Ellen Geer, the daughter of actors Will Geer and Herta Ware, has worked continuously for 40 years in television and motion pictures since making her debut in Richard Lester’s “Petulia (1968)” (1968) in support of Julie Christie and George C. Scott. Probably best remembered for her turn as the committed actress who is lined up as the third (and last) date for “Harold” by his mother in the cult classic Harold and Maude (1971) (1971) (and who confounds “Harold” by recognizing his “suicide” by hari-kari as an act and eagerly joins in, playing “Juliet” to his “Romeo”), Geer has played character and supporting parts in scores of movies and television shows.
Upon the death of her father in 1978, Ellen took over as artistic director of Theatrical Botanicum, an outdoor amphitheater in Topanga Canyon, California, where she has both acted and directed in 50 productions, including “A Streetcar Named Desire”, “Medea” and “The Madwoman of Chaillot”. Under Geer’s direction over the past 28 years, the “Will Geer Theatricum Botanicum” has developed from essentially a workshop to a respected theatrical company with an Equity contract. In the year 2000, the Theatricum Botanicum put on a dramatization of “Harold and Maude” in which Ellen played the free-spirited “Maude”, the senior citizen who befriends, comforts and ultimately romances the 20-year-old “Harold”, who is obsessed with death and suicide. The Theatricum Botanicum has also put on works written by Ellen Geer.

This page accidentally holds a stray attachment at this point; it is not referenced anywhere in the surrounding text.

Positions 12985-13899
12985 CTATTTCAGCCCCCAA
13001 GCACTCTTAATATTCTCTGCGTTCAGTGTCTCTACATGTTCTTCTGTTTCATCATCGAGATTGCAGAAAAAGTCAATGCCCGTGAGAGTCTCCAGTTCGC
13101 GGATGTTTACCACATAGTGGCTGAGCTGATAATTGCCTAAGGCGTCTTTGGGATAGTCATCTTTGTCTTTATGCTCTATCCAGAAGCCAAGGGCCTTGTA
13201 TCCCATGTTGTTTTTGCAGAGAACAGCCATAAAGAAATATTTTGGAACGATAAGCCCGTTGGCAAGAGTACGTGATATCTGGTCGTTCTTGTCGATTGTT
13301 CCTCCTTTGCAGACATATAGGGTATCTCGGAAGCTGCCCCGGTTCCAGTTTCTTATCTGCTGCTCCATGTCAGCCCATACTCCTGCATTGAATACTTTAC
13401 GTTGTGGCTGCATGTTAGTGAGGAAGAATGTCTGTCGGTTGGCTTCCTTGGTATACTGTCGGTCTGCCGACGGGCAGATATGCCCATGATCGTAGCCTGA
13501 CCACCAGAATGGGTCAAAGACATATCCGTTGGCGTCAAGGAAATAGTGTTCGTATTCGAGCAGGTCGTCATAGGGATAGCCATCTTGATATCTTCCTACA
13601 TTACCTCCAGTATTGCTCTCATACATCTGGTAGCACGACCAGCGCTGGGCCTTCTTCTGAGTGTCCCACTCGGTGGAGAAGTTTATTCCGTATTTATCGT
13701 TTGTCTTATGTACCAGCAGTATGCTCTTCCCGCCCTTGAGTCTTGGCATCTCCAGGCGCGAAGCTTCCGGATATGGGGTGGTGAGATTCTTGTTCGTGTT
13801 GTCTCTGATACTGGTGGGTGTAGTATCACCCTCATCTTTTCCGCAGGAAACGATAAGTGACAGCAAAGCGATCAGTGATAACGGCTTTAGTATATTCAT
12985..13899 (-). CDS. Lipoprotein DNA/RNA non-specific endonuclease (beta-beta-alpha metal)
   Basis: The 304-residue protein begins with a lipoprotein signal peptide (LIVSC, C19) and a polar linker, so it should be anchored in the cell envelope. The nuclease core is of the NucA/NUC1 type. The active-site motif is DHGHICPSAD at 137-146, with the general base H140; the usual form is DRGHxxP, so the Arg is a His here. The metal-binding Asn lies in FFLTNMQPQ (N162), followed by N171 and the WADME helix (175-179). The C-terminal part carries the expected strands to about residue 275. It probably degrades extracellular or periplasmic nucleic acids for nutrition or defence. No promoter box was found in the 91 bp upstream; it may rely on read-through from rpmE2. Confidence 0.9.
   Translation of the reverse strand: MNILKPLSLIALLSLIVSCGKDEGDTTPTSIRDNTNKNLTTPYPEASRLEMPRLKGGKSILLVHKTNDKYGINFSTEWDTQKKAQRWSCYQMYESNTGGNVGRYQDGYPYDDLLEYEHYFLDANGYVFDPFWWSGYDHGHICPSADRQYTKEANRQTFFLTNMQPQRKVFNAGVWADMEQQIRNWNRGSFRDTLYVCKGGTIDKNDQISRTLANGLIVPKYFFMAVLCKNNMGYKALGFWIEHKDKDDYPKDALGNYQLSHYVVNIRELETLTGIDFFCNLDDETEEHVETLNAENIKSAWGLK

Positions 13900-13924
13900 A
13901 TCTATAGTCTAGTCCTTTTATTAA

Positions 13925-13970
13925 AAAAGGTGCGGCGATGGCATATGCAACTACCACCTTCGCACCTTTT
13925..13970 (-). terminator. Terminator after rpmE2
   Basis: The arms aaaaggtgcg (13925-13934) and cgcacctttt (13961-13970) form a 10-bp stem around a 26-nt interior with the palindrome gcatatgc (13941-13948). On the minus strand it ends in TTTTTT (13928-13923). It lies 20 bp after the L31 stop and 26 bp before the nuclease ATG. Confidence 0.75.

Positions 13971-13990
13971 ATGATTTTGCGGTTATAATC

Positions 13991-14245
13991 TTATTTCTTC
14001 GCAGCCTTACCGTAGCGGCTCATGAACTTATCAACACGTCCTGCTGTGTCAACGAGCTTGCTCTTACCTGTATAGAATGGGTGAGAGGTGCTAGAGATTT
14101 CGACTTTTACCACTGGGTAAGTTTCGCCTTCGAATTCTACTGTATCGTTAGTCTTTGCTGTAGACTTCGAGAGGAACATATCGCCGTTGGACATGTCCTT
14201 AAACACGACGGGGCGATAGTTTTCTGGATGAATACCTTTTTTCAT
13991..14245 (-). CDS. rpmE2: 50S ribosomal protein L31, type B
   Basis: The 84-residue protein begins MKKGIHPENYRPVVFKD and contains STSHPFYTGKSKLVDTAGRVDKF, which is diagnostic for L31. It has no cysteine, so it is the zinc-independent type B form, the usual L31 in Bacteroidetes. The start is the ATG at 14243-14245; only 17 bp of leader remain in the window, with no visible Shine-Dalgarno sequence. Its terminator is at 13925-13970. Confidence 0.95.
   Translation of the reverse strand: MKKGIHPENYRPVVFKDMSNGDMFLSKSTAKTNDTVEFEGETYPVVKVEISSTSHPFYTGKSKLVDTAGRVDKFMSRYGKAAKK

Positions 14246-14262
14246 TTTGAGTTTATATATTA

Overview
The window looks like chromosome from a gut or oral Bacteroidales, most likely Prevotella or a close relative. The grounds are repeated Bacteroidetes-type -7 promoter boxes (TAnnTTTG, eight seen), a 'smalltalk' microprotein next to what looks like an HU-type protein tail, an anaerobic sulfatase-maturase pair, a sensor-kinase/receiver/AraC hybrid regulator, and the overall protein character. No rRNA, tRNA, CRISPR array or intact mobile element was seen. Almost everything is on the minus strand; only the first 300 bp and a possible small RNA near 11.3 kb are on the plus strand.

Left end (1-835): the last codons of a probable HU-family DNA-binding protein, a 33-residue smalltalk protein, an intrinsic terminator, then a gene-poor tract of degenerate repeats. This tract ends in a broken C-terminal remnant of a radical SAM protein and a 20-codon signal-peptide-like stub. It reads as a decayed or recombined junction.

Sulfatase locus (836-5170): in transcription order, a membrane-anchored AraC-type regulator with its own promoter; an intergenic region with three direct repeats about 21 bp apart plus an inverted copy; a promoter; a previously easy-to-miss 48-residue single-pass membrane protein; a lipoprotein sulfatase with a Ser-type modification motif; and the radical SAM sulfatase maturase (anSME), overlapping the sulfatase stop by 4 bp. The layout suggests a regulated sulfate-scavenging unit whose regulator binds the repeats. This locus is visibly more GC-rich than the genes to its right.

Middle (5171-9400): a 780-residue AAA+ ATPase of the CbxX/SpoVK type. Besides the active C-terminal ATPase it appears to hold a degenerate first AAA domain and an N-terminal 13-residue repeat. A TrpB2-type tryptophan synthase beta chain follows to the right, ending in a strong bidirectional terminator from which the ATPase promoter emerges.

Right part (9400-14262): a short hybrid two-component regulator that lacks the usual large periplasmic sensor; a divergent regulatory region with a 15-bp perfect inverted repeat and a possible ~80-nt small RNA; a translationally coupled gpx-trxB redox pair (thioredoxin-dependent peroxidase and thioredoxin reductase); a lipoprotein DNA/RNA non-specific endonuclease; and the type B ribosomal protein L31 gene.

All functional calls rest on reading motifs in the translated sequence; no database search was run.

Ellen Geer is a visiting associate professor of acting at the University of California, Los Angeles’ School of Theater, Film, and Television, working both with undergraduate and Master of Fine Arts student, concentrating on acting in Shakespeare and other classics. She is a major force in the Los Angeles area in providing theater education to public school children through several Theatricum Botanicum-sponsored programs. Despite this commitment to theatrical education, she continues with her own busy acting career, appearing in films and on TV while acting at major regional theaters, including the Tyrone Guthrie Theatre, the American Conservatory Theatre of San Francisco and the Globe Shakespeare Festival of San Diego.